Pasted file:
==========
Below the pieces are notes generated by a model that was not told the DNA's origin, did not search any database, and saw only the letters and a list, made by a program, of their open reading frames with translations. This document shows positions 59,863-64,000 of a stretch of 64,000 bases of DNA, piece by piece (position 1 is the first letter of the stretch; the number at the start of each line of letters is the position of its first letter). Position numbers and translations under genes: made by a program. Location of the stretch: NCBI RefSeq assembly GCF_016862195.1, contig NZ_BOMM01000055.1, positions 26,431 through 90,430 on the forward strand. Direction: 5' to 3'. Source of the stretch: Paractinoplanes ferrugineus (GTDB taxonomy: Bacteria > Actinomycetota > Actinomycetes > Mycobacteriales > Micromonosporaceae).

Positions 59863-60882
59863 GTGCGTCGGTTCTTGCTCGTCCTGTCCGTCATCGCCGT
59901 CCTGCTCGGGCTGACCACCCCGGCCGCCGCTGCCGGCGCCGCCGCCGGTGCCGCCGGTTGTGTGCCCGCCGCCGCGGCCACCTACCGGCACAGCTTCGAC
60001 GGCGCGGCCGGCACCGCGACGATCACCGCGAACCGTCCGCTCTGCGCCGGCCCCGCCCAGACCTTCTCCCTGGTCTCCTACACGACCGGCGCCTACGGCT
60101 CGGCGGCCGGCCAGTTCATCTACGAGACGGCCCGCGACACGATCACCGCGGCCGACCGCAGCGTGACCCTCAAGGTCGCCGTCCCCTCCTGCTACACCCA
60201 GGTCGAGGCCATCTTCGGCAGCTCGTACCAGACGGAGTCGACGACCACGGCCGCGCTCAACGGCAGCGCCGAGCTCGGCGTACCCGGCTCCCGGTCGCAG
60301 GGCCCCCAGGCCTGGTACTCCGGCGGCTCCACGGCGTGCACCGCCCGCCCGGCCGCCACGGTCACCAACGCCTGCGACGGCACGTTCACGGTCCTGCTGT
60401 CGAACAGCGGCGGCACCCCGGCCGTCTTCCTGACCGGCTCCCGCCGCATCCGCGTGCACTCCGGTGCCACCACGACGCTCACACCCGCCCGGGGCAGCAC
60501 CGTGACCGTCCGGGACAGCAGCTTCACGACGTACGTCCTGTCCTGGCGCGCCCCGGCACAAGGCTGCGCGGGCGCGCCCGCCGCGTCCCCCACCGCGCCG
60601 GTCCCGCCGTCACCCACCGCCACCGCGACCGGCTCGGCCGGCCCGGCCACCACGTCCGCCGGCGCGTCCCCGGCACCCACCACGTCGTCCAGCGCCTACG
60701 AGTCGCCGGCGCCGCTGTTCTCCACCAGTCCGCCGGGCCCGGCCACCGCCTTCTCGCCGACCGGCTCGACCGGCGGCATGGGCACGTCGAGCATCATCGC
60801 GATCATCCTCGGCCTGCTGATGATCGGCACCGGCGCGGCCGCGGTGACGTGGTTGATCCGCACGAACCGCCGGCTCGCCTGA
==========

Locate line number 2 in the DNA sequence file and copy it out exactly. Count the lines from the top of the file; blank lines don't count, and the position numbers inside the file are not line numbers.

Positions 59863-60882